LI Leaders Agree: There Is A Failure Of Leadership At LIPA Headquarters
Published on November 12, 2012 · Filed Under Business
(Long island, NY) Suffolk County Executive Steve Bellone recently chimed in with countless other Long Island government officials in denouncing the perceived lack of effectiveness of the Long Island Power Authority (LIPA) in restoring electricity to the nearly one million of its customers who were put in the dark two weeks ago by Hurricane Sandy.
“There is a failure of leadership at LIPA headquarters and we are now communicating directly with substations to restore power to Suffolk County residents,” Bellone said. “We want to make sure that the resources are going to stay here in Suffolk County and be deployed as effectively as possible.”
Rampant complaints of both government officials and local residents tell the tale- that LIPA was ill-prepared for the task they had ample warning to be ready for; that communication between LIPA and its customers and leaders of local municipalities was nearly non-existent; and that, two weeks after Hurricane Sandy touched down upon Long Island, there are still over 100,000 LIPA customers in the dark and cold.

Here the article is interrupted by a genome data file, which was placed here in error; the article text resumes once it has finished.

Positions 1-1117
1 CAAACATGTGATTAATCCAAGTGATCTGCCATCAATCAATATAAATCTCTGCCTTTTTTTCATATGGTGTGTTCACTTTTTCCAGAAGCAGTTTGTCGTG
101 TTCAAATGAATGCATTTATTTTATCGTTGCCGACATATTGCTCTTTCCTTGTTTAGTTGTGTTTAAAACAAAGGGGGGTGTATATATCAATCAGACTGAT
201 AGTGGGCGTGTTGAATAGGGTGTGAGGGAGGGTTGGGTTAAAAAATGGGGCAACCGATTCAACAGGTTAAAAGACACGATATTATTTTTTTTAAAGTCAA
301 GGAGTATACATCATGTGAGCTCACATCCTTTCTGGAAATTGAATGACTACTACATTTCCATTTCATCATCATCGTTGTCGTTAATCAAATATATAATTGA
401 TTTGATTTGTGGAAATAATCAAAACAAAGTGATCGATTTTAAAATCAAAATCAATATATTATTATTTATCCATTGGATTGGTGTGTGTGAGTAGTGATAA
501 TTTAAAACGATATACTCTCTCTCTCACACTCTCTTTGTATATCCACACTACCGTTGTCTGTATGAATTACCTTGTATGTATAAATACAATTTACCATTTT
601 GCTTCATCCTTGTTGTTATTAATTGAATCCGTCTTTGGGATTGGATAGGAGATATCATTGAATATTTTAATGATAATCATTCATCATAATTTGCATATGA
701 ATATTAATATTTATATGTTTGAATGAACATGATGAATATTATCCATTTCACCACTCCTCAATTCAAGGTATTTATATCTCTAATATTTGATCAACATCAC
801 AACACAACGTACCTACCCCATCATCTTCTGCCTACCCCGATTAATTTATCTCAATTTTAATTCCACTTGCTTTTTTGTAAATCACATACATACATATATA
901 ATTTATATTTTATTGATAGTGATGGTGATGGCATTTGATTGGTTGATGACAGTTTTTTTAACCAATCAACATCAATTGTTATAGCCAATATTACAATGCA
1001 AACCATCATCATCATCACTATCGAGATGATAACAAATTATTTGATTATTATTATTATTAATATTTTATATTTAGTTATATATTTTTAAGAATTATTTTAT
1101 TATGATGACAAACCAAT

Other issues stemmed from a required inspection process LIPA claimed that they needed to undergo before restoring power to various homes across Long Island; a process they later revealed was not due to ensuring public safety, but instead to satisfy liability concerns, something that Bellone expressed sheer disgust with.
“The failures with the inspection process was key in understand that LIPA is incapable of dealing with this situation,” Bellone said. “But I’m not just going to stand here and throw bricks. There is a failure of leadership and we’re going to provide it.”
Town of Oyster Bay (TOB) Supervisor John Venditto is another local official who offered harsh criticism of LIPA’s restoration efforts.
“LIPA has totally failed us,” he said. “After the storm TOB trucks went out and cut down trees and cleared roadways so that LIPA could do their job, an their response has been vile and it has been vulgar. There’s a lot of suffering going on in this town, and people can not get LIPA on the phone, and they can’t even answer the simplest of questions that I have posed to them. There should be a day or reckoning for the people at LIPA who didn’t do their job.”
Nassau County Executive Edward Mangano also agreed that LIPA is clearly not up to their appointed task, and recently called upon the federal government to intervene to help restore power to Long Island.
“Over the last 11 days, I have spent much time with individuals whose voices are not being heard but whose cries for help are defining the extent of our region’s anguish and pain,” he said. “To put it into terms that Washington can readily understand, LIPA’s power is at Defcon Two. The power condition is beyond urgent. The Federal government must shake up and wake up LIPA to get the power turned on.”